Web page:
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Heritage Week 2020: ‘Heritage and Education: Learning from our Heritage’

We are delighted to share our theme for Heritage Week 2020: ‘Heritage and Education: Learning from our Heritage’. Engaging with our shared heritage – in Ireland and across Europe – presents a rich source for learning, and an opportunity to rediscover and reconnect with the knowledge, traditions and skills of our ancestors.

This year, we encourage everybody to explore the close connection between education and heritage, and to consider what our heritage can teach us about our past, what it can tell us about our present and how it can provide fresh ideas for a sustainable future.

Re-learning skills for sustainable living

Heritage Week 2020 offers an opportunity to share or learn new skills to help us all live more sustainably. Making and mending clothes, making tools, preserving foods, and cultivating and using plants for remedies were all common skills of the past. Re-learning them can help us treat our environment more sustainably and to use our resources more responsibly.

The heritage of education

This year’s theme also offers an opportunity to celebrate our centuries of educational heritage, and to consider how school curriculums can draw on the lessons from the past to inspire a better tomorrow. From our early monasteries connecting Irish scholars to the rest of Europe; to the times of Ireland’s hedge schools during the 18th and 19th centuries; to school life in the 20th century and our present-day education system, which encourages student exchanges, Erasmus placements and international research projects – our educational heritage provides much to draw from for talks, workshops, exhibitions and much more

Heritage on your doorstep

You can also use Heritage Week 2020 as an opportunity to learn something new about the heritage on your doorstep, for example by visiting a museum, local library or heritage site; by getting to know the history behind a historic monument in your locality, or by finding out more about our unique landscapes and wildlife habitats and the importance of ensuring their protection.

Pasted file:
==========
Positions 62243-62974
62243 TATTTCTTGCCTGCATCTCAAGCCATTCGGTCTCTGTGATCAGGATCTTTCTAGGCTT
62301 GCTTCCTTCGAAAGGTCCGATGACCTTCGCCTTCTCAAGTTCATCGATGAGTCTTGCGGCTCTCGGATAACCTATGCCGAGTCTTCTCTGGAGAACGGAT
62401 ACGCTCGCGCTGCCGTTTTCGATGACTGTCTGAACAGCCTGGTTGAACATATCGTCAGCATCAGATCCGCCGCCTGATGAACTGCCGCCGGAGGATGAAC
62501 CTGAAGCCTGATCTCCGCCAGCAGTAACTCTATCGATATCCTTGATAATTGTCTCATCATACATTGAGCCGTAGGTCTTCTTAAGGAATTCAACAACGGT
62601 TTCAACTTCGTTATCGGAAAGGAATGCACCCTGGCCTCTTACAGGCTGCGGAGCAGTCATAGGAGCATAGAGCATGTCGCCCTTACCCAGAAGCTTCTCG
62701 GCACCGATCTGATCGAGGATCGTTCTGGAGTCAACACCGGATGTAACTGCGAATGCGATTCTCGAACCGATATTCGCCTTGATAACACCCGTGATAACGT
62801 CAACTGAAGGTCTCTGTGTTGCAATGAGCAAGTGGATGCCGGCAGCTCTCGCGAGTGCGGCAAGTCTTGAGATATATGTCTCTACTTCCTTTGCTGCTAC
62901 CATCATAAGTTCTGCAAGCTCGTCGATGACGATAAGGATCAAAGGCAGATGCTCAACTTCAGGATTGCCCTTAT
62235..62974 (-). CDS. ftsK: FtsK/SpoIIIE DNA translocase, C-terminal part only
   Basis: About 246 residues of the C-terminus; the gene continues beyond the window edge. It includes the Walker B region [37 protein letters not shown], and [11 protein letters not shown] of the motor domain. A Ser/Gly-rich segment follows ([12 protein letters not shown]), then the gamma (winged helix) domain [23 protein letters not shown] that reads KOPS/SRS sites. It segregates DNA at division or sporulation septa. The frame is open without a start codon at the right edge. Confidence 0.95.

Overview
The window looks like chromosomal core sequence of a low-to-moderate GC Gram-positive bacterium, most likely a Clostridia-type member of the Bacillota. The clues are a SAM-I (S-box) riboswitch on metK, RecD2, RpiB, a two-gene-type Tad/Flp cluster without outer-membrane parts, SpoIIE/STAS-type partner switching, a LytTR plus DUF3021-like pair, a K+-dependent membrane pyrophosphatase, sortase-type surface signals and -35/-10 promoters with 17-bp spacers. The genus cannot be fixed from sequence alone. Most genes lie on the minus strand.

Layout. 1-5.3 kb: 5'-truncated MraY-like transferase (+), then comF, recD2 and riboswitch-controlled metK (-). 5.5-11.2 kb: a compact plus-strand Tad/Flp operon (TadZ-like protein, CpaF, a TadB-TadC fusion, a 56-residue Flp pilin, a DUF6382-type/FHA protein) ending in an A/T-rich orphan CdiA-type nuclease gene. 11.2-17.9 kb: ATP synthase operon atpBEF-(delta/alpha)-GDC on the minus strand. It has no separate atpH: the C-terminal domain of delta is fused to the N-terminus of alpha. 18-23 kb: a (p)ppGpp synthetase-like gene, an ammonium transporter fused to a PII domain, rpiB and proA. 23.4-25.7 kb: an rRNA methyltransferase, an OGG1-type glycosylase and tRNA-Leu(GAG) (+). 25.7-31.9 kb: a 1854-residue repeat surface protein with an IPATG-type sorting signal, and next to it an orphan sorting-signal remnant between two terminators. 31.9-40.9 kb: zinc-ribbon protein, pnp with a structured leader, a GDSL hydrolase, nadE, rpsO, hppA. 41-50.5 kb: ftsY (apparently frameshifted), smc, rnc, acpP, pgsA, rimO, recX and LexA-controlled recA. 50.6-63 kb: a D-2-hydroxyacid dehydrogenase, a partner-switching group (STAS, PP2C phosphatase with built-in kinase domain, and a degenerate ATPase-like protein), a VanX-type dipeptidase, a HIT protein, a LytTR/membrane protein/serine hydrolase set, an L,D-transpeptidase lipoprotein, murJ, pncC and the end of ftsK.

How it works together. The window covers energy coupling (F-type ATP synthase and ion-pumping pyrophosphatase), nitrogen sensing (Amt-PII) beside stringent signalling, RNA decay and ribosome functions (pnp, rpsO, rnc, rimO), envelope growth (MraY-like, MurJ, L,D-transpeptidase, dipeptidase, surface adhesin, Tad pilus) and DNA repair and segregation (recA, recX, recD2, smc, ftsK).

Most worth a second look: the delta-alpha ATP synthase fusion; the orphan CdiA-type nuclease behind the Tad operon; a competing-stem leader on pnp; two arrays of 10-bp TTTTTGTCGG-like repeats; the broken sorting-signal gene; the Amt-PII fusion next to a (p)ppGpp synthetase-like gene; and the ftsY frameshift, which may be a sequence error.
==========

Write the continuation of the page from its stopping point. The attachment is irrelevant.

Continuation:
Things to consider when planning your event…

If you’re interested in getting involved as an event organiser, here are some things to consider when planning your event:

  • Heritage Week attendees particularly enjoy events that encourage active participation and ‘doing’. When planning your event, think about some ways in which you can encourage attendees to get involved, for example by offering an opportunity to try their own hand during a demonstration or workshop, by asking people to share their own experiences, or by scheduling a small quiz as part of your event.
  • Focus on quality events – we know it takes time and effort to develop a wonderful event that speaks to the theme of the week and offers information about an aspect of our heritage, so it’s not the number of events that matters, but how creative and engaging they are.
  • Attendees like having a sense of getting ‘special access’ as part of Heritage Week. If you’re planning a guided tour of a building or heritage site, for example, consider opening a room or area that’s not usually open to the public as a Heritage Week bonus.
  • Reach out to new audiences and make heritage accessible to all, for example people with disabilities, people from different ethnic backgrounds, children and teenagers, etc.
  • Make your event as environmentally friendly as possible by avoiding the use of non-sustainable materials such as plastics, glitter, etc.

Five event ideas to get you started…

  • Organise a demonstration or workshop focusing on a skill that our ancestors were very familiar with but may have been forgotten. How about basket-making, knitting, felting, darning, rope-making, thatching, dyeing, curing, pickling, candle-making, straw-plaiting… the options are endless!
  • Organise a night-time event to add an element of excitement. This could be a night sky workshop to teach people about the stars that have guided the way of travellers for centuries; an owl walk; or a night-time visit to a local museum or heritage site.
  • Consider an exhibition or a programme of talks looking at the role your local monastery or church played in providing education and in transmitting knowledge across boundaries.
  • Organise a cross-generational workshop, exploring the experience of going to school across different ages. What equipment could be found in a school room 50 years ago, and what is the standard today? What do pupils do during lunch break and recess now and then? What were / are people’s favourite school yard games?
  • Take a group on a guided tour of a building or heritage site and tell attendees about the origin of the building or site, how it was used in the past and now, and why it is important to preserve it. Alternatively, bring people of a guided walk of a park, nature reserve or conservation area near you and tell people about the plants, wildlife and anything else that makes the destination important to you. Don’t forget to ask members of the group about their own knowledge of the local biodiversity – there is so much knowledge to share.